The South West needs a thriving network of airports each of which fulfils a unique role. Bristol Airport is in practice the South West’s regional airport with a wide range of carriers, routes and low cost airlines and it will always handle the bulk of local leisure passengers.
Local airports, at Newquay and Exeter, serve smaller, distinct markets and are more than 80 miles apart.
These local airports suffered challenges in the financial crisis. Cornwall Airport Newquay remains publicly subsidised; Exeter’s Airport was loss making, then sold.
Meanwhile Land’s End Airport struggled with grass runways until recently. Plymouth airport was closed four years ago by its property-developing leaseholder, which cited mounting losses as the reason. They have now predictably put forward a plan to redevelop the site. Plymouth City Council, which owns the land, has rightly protected the site for aviation use until 2031 under the Plymouth Plan and the Government is now examining the potential for the airport to be reopened.
With the forced exception of Plymouth, all the airports are now bouncing back: the economy and passenger traffic is growing again, confidence has risen, and fuel prices have fallen.
The Government has introduced the Regional Air Connectivity Fund to support regional air services and FlyPlymouth is preparing to take advantage of this with its plan to re-open Plymouth Airport and resume passenger services in 2018. The time to act has never been better.
With plans to grow its population to more than 300,000 people by 2031, Plymouth should be an engine of regional economic growth but it needs good connectivity to meet the demands of a connected world. Plymouth’s priority need is transport over housing.
The re-opening of its airport will not just be good for the city but good for the South West. The 400th anniversary of the sailing of the Mayflower to America is an opportunity to boost tourism in 2020 and after the shocks of defence cutbacks in the 1990s, Plymouth is on the up.
However, it struggles to attract investment and keep successful start-up businesses because, to an outsider, it appears to be cut off. When a storms lashes the railway and accidents block the A38, that perception becomes grim reality.
The South West is a place of beauty and opportunity.
In a world where ideas and people travel further and faster than ever before, we need every bit of transport infrastructure working to keep every part of our region connected and our people prosperous, even if this requires local authorities to take tough decisions for the greater good.
Given this context, doesn’t it make overwhelming sense to maximise what we have got and to reopen an asset that will improve Plymouth’s connectivity at a stroke? FlyPlymouth is ready and willing to do just that.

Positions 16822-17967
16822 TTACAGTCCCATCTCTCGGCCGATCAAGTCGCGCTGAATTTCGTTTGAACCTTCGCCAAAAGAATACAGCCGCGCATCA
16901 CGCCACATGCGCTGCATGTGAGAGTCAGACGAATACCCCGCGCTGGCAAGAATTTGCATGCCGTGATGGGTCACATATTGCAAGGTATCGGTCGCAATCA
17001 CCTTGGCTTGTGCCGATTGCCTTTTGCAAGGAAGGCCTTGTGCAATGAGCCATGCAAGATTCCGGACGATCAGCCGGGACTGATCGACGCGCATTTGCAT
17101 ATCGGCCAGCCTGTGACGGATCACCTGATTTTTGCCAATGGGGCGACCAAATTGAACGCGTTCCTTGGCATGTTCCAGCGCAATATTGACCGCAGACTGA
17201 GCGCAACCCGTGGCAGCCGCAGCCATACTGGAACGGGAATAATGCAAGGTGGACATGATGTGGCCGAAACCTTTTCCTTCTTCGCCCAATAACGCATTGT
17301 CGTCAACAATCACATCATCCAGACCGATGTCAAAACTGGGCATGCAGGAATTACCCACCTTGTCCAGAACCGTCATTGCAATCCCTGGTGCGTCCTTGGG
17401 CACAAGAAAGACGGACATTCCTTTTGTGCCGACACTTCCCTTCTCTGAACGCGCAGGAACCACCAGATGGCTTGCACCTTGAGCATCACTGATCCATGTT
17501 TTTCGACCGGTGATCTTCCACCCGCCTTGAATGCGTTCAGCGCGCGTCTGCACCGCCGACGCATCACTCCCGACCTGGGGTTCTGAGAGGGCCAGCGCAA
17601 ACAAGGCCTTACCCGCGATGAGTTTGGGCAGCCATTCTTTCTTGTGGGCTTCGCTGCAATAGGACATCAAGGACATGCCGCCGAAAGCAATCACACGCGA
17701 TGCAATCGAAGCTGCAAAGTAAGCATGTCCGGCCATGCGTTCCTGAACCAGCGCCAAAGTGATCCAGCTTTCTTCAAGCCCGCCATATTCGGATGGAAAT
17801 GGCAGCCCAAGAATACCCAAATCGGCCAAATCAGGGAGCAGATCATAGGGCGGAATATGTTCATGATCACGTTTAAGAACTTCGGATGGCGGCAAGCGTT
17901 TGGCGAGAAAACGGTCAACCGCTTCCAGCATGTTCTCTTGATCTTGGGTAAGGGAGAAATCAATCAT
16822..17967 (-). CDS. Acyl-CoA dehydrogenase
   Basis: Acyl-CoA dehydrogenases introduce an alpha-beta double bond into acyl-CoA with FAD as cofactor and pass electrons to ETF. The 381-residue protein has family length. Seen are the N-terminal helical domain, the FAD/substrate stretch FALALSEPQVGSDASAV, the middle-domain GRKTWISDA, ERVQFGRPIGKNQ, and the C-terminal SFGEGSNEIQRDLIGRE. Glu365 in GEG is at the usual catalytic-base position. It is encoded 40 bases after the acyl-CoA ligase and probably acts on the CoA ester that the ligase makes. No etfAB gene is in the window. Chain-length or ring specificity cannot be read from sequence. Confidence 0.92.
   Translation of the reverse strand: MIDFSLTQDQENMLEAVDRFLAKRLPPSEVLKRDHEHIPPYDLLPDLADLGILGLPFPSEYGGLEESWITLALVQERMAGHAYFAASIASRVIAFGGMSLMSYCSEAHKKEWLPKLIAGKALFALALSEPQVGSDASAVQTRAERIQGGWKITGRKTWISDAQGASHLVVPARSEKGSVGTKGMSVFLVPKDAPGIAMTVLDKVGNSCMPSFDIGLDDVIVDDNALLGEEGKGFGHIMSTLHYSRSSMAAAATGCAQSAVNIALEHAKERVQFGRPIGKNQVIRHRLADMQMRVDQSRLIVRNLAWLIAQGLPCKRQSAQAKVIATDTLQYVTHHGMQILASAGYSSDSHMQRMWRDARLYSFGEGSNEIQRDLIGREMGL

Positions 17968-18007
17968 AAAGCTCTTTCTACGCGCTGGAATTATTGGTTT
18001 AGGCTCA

In the Spring Budget the Chancellor George Osborne announced a Government Study into the viability of re-opening Plymouth Airport. The study is being undertaken by the Department for Transport. FlyPlymouth has been closely involved in the preparations for the study.
Initially it had been hoped that it would be concluded by Christmas. However, in common with many infrastructure projects, delays occur for a variety of reasons. We now expect the study to be concluded some time in 2016.
We remain in close contact with our MPs regarding the Government's role in supporting the re-opening of Plymouth Airport and are confident the outcome of the study will conclude that Plymouth Airport is a vital part of the South West's transport infrastructure and is capable of being operated successfully.
We were pleased to see that Plymouth City Council adopted a number of the modifications we proposed to the first draft of Part 1 of the Plymouth Plan. This included protection of the airport airspace against incompatible development.
Part 1 of the Plymouth Plan sets out the main strategy for development in the city until 2031. Speculation that the airport might be redeveloped for housing failed to recognise that there are other locations in and around the city that can serve the need for new homes, but there is only one location where an airport can be located and that is the present site.
Part 2 of the Plymouth Plan has been issued in draft form and is open for the collection of views until January 2016. To have your say in Part 2 visit the Plymouth Plan website.
It has been widely reported that a decision on expansion of runway capacity in South East England will be delayed into 2016 while further studies into environmental effects are evaluated. This clearly demonstrates the difficulties of developing new runways and demonstrates the wisdom of Plymouth City Council's policy to safeguard Plymouth Airport for aviation use in the Plymouth Plan.
FlyPlymouth's plans are not affected by the issue of runway capacity in the South East. London is just one of the routes that we plan to operate from Plymouth and while connections to Heathrow would be desirable we haven't assumed they will happen for at least 10 years. Plymouth could benefit significantly from flights to and from an inter-continental hub airport and we would like to deliver this as soon as possible irrespective of any decision on new runway capacity in South East England.